Snacks can keep your diet on track by preventing your hunger from getting out of control. But if you don’t pick the right ones, in healthy amounts, they can derail your diet instead. Foods with protein and fiber make especially satisfying snacks—they help keep you full on few calories. Try carrots and hummus, nonfat cottage cheese and orange slices, plain nonfat yogurt and diced pear, almonds and raisins, or an apple with almond butter.
Pictured Recipe: Chocolate-Cherry Snack Bars
Today’s Editor’s Tip:
Forget embarking on a dramatic diet shake-up (read: cutting out all carbs or having cabbage soup every day). You’re better off making tiny adjustments that you can permanently adopt, research reveals. Volunteers in an online healthy-eating challenge were given easy-to-implement tips (“Drink 8 cups of water a day” or “Only snack at the kitchen table”). Those who followed the tips for more than 25 days each month had more success dropping pounds than those who complied less often. “Making small, consistent changes fits more easily into people’s routines [than radically altering your diet],” says Brian Wansink, Ph.D., EatingWell advisor and professor of marketing at Cornell University. Remember that healthy eating is a long-term way of life, not a limited-time crash diet.
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Having a plan helps you reach for healthy foods when you arrive home ravenous or need a snack in a pinch when you’re on the go, instead of relying on convenience foods or vending machines. When you make a plan and stock your fridge with cut-up fruits, veggies and other healthy snacks, these nutritious choices become “convenience” food because they’re ready when you need them. If you are following our meal plan, you’re in luck—all the meals and snacks are planned for you. And, if you’re not, check it out here—you might like to try it.
Pictured Recipe: Shrimp Fried Rice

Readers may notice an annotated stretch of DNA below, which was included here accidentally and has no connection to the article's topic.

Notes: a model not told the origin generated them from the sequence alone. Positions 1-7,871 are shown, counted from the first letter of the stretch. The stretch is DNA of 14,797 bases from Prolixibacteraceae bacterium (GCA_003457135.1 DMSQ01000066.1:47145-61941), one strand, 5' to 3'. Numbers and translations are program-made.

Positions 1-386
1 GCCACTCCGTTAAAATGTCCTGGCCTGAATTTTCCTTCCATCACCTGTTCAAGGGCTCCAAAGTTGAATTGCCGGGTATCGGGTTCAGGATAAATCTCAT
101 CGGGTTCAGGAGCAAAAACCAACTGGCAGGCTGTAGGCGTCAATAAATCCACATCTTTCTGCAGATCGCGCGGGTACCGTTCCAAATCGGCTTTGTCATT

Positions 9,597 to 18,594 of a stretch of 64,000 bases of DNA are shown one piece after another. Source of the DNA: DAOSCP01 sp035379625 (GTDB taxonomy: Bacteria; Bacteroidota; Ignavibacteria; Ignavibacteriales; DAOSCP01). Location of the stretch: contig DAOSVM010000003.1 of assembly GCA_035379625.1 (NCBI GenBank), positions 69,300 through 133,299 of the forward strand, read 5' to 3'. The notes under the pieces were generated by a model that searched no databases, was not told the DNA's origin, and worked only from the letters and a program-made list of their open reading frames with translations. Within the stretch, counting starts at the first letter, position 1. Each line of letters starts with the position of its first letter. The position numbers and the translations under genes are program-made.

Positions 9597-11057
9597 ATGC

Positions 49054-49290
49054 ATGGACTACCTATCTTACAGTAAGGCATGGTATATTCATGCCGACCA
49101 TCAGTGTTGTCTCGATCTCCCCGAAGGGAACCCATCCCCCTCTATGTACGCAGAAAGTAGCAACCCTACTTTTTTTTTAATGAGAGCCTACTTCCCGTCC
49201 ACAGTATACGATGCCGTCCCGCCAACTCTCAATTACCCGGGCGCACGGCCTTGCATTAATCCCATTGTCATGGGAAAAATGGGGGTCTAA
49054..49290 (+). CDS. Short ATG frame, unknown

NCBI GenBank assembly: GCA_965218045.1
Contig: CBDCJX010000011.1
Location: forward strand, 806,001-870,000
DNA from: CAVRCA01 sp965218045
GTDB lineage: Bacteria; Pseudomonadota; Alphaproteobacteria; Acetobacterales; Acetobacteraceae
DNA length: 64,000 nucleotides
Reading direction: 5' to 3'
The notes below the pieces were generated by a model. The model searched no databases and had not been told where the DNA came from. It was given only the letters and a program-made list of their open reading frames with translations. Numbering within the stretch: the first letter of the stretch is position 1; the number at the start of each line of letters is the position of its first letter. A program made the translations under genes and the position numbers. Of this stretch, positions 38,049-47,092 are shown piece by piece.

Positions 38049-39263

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There are certain tricks you can use to change your food environment (think: your kitchen, pantry and desk) and set yourself up for weight-loss success. Research shows our behavior is directly influenced by what our eyes perceive, even when we know better. Using smaller plates can help you eat less without even realizing it. So, for example, you’ll serve—and eat—less of your meal on a 7-inch plate than a 9-inch plate because it looks more satisfying. Choosing a 1-cup dessert or cereal bowl instead of a soup bowl, and a 6-ounce wineglass rather than a goblet, should also help you feel more satisfied. It may seem counterintuitive, but big silverware may help too. A University of Utah study found that when people took bigger bites (using a fork that was 20 percent larger than a regular restaurant fork) they ate less overall.
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You’re reaching for healthy foods like fruits, vegetables, whole grains and lean proteins, but that doesn’t give you license to eat as much as you want. The calories can really add up, so watch your portions. A 1-teaspoon pour of olive oil is 40 calories, while 1 tablespoon is 120 calories. 3 ounces of chicken breast is 100 calories, but most breasts at the store are upwards of 8-10 ounces, so you could easily be consuming an extra 150-250 calories. One-third cup of oatmeal has 100 calories, but a half cup has 150. One ounce of almonds has 165 calories; 2 ounces, 330 calories. Those differences may be small individually, but together can add up quickly. And while putting everything into measuring cups can get old, it will get easier to eyeball portion sizes as you go along....read full post »